By Andrew Restuccia and Eliza Collins
WASHINGTON -- President Biden met Wednesday afternoon with the Senate Republican leading GOP efforts to craft infrastructure legislation, as the two sides continue to seek common ground ahead of a Biden administration deadline next week to show progress in the negotiations.
The meeting, which lasted about an hour, concluded with no public comment from Mr. Biden or Sen. Shelley Moore Capito (R., W.Va.). A White House official said they plan to speak again this week, in the face of growing doubts that a deal is likely amid sharp disagreements in the size of any package and what taxes or fees should be used to pay for it.
The talks came after Senate Republicans unveiled a plan last week to spend $928 billion over eight years to update roads, bridges, rail and transit systems. That offer is an increase from the GOP's original five-year $568 billion proposal, but it still left the two sides far apart. The White House's latest offer was for $1.7 trillion in spending.
Ahead of the meeting, White House press secretary Jen Psaki said Wednesday's meeting would be a broad discussion instead of a formal "exchange of paper." During the meeting, Mr. Biden and Mrs. Capito agreed to talk Friday, according to the White House official, who didn't say whether they would reconnect in person or by phone. The official described Wednesday's meeting as a "constructive and frank conversation" about using infrastructure spending to drive economic growth.
Kelley Moore, a spokeswoman for Mrs. Capito, said the senator and the president discussed the latest GOP offer "and how they can come together to reach a bipartisan agreement." She said Mrs. Capito reiterated her desire to come to a compromise that could pass on a bipartisan basis and was encouraged that negotiations have continued.
Transportation Secretary Pete Buttigieg said Sunday on CNN that infrastructure talks need to show a clear direction toward an agreement by the time Congress returns from its recess on June 7. Democrats have the power to use their narrow control of the House and Senate to approve legislation without Republican support if they stay united, though the White House and some Democrats have pushed for a bipartisan approach to infrastructure.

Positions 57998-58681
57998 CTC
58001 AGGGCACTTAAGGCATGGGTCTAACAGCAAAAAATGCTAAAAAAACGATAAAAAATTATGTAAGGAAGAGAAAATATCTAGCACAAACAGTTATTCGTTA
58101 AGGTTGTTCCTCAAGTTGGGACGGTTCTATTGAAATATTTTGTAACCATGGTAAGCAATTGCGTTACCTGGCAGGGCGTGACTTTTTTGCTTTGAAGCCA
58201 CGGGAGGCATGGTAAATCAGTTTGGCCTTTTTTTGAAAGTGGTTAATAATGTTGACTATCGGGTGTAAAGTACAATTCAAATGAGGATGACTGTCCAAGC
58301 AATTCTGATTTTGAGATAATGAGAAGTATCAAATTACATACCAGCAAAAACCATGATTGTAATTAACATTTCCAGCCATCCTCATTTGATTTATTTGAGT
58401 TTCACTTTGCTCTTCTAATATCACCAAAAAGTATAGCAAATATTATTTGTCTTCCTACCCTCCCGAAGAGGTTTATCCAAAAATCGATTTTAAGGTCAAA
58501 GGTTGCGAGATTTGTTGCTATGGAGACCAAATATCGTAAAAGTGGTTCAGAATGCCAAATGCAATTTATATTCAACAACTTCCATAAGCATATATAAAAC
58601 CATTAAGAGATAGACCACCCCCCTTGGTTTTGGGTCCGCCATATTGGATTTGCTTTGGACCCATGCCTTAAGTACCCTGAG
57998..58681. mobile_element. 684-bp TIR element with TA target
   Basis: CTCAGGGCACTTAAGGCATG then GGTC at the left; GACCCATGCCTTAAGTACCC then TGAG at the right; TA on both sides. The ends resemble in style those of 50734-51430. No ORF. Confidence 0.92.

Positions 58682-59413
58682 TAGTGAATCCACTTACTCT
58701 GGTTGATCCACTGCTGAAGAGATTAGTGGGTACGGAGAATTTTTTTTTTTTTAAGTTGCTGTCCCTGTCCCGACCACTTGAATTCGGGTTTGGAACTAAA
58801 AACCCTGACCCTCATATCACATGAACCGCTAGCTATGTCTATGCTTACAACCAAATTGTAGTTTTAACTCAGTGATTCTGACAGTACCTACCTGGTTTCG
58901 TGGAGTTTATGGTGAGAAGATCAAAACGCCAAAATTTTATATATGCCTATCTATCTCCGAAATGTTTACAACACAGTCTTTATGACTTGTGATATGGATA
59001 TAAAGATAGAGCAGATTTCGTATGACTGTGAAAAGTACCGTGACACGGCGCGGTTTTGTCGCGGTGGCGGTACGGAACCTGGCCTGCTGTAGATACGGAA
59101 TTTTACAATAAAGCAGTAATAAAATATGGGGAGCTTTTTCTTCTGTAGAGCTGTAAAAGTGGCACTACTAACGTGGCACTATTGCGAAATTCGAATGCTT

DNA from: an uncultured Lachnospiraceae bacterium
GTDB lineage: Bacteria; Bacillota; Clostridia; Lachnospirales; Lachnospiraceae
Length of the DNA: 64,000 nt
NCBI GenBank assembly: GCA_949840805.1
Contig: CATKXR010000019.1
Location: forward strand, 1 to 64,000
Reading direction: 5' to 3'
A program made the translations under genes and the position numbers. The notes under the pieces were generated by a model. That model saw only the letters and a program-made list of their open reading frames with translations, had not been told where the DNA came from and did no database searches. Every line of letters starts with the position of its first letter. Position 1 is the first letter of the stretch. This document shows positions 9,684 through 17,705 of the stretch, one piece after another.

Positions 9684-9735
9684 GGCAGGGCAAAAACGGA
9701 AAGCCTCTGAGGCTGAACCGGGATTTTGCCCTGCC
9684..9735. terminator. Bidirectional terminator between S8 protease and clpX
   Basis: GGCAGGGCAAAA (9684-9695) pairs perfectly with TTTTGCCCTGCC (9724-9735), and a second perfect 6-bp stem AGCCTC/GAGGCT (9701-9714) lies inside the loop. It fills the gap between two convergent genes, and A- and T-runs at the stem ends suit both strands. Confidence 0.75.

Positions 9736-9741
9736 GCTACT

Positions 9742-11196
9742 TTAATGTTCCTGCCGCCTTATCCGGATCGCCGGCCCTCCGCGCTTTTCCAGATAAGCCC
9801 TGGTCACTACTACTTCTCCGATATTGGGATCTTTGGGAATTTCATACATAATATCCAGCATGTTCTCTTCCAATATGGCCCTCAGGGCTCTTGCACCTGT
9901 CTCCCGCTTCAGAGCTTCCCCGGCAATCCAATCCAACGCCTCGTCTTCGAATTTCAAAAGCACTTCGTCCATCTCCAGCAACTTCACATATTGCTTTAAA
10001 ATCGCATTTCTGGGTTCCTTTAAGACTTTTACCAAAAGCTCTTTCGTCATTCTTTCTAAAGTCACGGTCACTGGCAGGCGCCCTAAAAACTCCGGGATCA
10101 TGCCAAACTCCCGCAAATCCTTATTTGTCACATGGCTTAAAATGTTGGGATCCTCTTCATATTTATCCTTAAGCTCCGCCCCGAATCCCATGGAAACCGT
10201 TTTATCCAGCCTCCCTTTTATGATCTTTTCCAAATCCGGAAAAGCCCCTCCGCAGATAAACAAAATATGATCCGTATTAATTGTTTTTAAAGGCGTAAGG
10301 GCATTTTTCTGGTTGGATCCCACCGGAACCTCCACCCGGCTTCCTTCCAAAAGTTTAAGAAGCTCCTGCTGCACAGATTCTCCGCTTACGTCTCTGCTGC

Mrs. Capito on Fox News on Sunday expressed optimism that a deal could get done, pointing out that the two sides had inched toward each other. She acknowledged that despite their efforts, it was possible they wouldn't come to an agreement by the deadline.
Senate Minority Leader Mitch McConnell (R., Ky.), speaking in his home state Wednesday, said he talked to Mrs. Capito in the morning and was hopeful "that we can actually reach a bipartisan agreement on infrastructure."
There is other movement on infrastructure as well. The Senate Environment and Public Works Committee unanimously advanced a $304 billion reauthorization bill last week, legislation that lawmakers see as a possible component of a broader infrastructure deal. The House Transportation and Infrastructure Committee will mark up their surface reauthorization bill next week, which has overlap but covers a broader group of transportation and infrastructure costs.
Another group of lawmakers, including Sens. Mitt Romney (R., Utah) and Joe Manchin (D., W.Va.), have been holding their own discussions on infrastructure, preparing a plan to release if the talks between Republicans and the White House fall apart.
After weeks of negotiations, the Biden administration and GOP lawmakers remain at odds over the overall size and scope of the measure, as well as how to pay for it.